Expanded Disability Status Scale (EDSS)

What is the EDSS?

The Expanded Disability Status Scale (EDSS) is a method of quantifying disability in multiple sclerosis and monitoring changes in the level of disability over time. It is widely used in clinical trials and in the assessment of people with MS.

The scale was developed by a neurologist called John Kurtzke in 1983 as an advance from his previous 10 step Disability Status Scale (DSS).

The EDSS scale ranges from 0 to 10 in 0.5 unit increments that represent higher levels of disability. Scoring is based on an examination by a neurologist.

EDSS steps 1.0 to 4.5 refer to people with MS who are able to walk without any aid and is based on measures of impairment in eight functional systems (FS):

A functional system (FS) represents a network of neurons in the brain with responsibility for particular tasks. Each FS is scored on a scale of 0 (no disability) to 5 or 6 (more severe disability). 

EDSS steps 5.0 to 9.5 are defined by the impairment to walking. The scale is sometimes criticised for its reliance on walking as the main measure of disability.

Although the scale takes account of the disability associated with advanced MS, most people will never reach these scores. A large study that looked at people with MS at a clinic in Ontario (prior to the development of the expanded version) found that 51% of people had a DSS score of 5 or lower. 88% had a score of 7 or lower.

Dr Declan Chard, Honorary Consultant Neurologist at the National Hospital for Neurology and Neurosurgery, sums up the EDSS.

Expanded Disability Status Scale (EDSS)

Expanded Disability Status Scale
Score Description
0 Normal neurological exam, no disability in any FS
1.0 No disability, minimal signs in one FS
1.5 No disability, minimal signs in more than one FS
2.0 Minimal disability in one FS
2.5 Mild disability in one FS or minimal disability in two FS
3.0 Moderate disability in one FS, or mild disability in three or four FS. No impairment to walking
3.5 Moderate disability in one FS and more than minimal disability in several others. No impairment to walking
4.0 Significant disability but self-sufficient and up and about some 12 hours a day. Able to walk without aid or rest for 500m
4.5 Significant disability but up and about much of the day, able to work a full day, may otherwise have some limitation of full activity or require minimal assistance. Able to walk without aid or rest for 300m
5.0 Disability severe enough to impair full daily activities and ability to work a full day without special provisions. Able to walk without aid or rest for 200m
5.5 Disability severe enough to preclude full daily activities. Able to walk without aid or rest for 100m
6.0 Requires a walking aid – cane, crutch, etc. – to walk about 100m with or without resting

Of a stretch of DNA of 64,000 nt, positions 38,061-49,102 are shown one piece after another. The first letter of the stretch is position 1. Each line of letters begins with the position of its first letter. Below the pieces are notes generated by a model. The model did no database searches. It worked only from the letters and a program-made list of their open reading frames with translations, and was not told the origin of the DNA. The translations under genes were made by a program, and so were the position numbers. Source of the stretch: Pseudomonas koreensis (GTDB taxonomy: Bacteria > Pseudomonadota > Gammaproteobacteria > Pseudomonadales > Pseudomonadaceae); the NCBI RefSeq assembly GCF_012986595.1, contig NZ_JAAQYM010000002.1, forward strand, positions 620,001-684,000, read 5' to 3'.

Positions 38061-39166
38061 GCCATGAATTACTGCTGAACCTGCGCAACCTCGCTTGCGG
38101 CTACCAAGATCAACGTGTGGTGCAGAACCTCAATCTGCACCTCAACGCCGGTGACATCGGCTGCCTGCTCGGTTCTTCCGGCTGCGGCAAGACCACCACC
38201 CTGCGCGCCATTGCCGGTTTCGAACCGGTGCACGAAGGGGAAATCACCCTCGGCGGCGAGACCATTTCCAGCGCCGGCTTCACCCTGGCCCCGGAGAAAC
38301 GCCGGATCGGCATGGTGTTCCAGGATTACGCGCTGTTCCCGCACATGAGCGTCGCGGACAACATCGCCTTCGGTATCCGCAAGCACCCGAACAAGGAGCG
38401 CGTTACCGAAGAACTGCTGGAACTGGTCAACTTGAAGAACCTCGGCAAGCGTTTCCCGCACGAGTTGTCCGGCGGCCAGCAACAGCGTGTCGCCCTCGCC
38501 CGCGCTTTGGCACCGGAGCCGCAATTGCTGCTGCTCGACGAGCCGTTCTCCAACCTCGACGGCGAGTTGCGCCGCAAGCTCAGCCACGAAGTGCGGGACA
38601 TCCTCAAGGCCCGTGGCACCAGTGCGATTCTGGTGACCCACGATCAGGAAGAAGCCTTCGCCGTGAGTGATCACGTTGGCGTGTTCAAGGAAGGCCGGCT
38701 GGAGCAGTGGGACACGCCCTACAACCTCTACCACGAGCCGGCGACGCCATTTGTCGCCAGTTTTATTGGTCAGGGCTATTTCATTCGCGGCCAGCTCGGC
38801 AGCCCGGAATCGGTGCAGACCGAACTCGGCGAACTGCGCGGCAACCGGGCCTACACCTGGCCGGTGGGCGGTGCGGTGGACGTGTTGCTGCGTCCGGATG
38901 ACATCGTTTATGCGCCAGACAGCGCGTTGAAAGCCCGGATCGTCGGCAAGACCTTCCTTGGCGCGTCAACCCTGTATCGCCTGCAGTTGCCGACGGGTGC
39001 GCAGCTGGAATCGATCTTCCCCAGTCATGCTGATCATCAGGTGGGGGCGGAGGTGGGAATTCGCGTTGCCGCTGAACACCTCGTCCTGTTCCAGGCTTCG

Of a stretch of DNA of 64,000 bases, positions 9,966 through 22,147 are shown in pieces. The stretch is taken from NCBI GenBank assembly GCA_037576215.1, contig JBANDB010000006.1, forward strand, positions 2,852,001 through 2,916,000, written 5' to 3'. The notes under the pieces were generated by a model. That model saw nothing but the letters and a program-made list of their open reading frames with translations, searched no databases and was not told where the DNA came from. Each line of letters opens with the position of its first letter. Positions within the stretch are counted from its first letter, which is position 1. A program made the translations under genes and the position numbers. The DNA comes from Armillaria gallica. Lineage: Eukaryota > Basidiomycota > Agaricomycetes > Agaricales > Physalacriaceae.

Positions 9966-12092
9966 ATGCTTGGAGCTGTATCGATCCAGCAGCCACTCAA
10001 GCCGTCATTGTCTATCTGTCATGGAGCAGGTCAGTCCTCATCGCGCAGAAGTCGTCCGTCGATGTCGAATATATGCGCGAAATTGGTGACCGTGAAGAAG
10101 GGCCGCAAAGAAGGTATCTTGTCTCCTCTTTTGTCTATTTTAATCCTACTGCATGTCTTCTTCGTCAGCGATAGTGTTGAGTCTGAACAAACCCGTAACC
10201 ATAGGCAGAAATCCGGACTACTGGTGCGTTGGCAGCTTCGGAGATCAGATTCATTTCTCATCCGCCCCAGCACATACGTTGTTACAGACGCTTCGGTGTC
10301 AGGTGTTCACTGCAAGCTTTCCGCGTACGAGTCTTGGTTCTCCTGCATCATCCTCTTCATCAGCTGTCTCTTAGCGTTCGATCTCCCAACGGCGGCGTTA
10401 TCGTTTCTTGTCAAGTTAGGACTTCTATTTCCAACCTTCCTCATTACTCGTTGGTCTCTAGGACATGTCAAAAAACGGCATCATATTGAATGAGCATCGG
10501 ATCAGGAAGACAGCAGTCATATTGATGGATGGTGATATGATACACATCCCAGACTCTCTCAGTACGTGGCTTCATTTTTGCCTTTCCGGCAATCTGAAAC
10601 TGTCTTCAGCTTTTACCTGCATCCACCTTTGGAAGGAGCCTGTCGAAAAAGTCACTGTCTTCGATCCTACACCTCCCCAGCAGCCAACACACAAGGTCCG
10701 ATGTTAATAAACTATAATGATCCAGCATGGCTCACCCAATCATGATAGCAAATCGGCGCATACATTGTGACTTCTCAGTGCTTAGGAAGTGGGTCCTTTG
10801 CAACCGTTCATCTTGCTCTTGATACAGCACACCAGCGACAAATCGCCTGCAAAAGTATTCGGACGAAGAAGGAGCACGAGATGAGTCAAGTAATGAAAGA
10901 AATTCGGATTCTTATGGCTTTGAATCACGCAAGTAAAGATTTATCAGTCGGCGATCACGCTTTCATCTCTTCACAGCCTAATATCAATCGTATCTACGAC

6.5 Requires two walking aids – pair of canes, crutches, etc. – to walk about 20m without resting
7.0 Unable to walk beyond approximately 5m even with aid. Essentially restricted to wheelchair; though wheels self in standard wheelchair and transfers alone. Up and about in wheelchair some 12 hours a day
7.5 Unable to take more than a few steps. Restricted to wheelchair and may need aid in transfering. Can wheel self but cannot carry on in standard wheelchair for a full day and may require a motorised wheelchair
8.0 Essentially restricted to bed or chair or pushed in wheelchair. May be out of bed itself much of the day. Retains many self-care functions. Generally has effective use of arms
8.5 Essentially restricted to bed much of day. Has some effective use of arms retains some self-care functions
9.0 Confined to bed. Can still communicate and eat
9.5 Confined to bed and totally dependent. Unable to communicate effectively or eat/swallow
10.0 Death due to MS


Limitations of the EDSS

The EDSS is the most widely used outcome measure for disability progression in MS. However, this scale has some limitations. EDSS scores can vary due to the complex scoring rules and the subjective nature of the neurological examination. This means that there is a risk that different health professionals might score you differently. 

Some critics argue that the changes between steps on the scale (e.g. 1.0 to 2.0 and 4.0 to 5.0) are unequal. From level 4.0 upwards the scale focuses on walking ability and underestimates the importance of upper body function. Arm and hand function is vital in self-care and independence. Some functional areas are not assessed in the EDSS, such as mood, energy levels and quality of life. This means that the EDSS is not always a good measure of the impact MS has on you.

Kurtzke JF.
Rating neurologic impairment in multiple sclerosis: an expanded disability status scale (EDSS).
Neurology 1983;33(11):1444-1452.
Summary (link is external)
Weinshenker BG, et al.
The natural history of multiple sclerosis: a geographically based study. 1 Clinical course and disability.
Brain 1989;112:133-146.
Summary (link is external)
van Munster CEP, et al.
Outcome measures in clinical trials for multiple sclerosis.
CNS Drugs 2017;31(3):217-236.
Full article (link is external)
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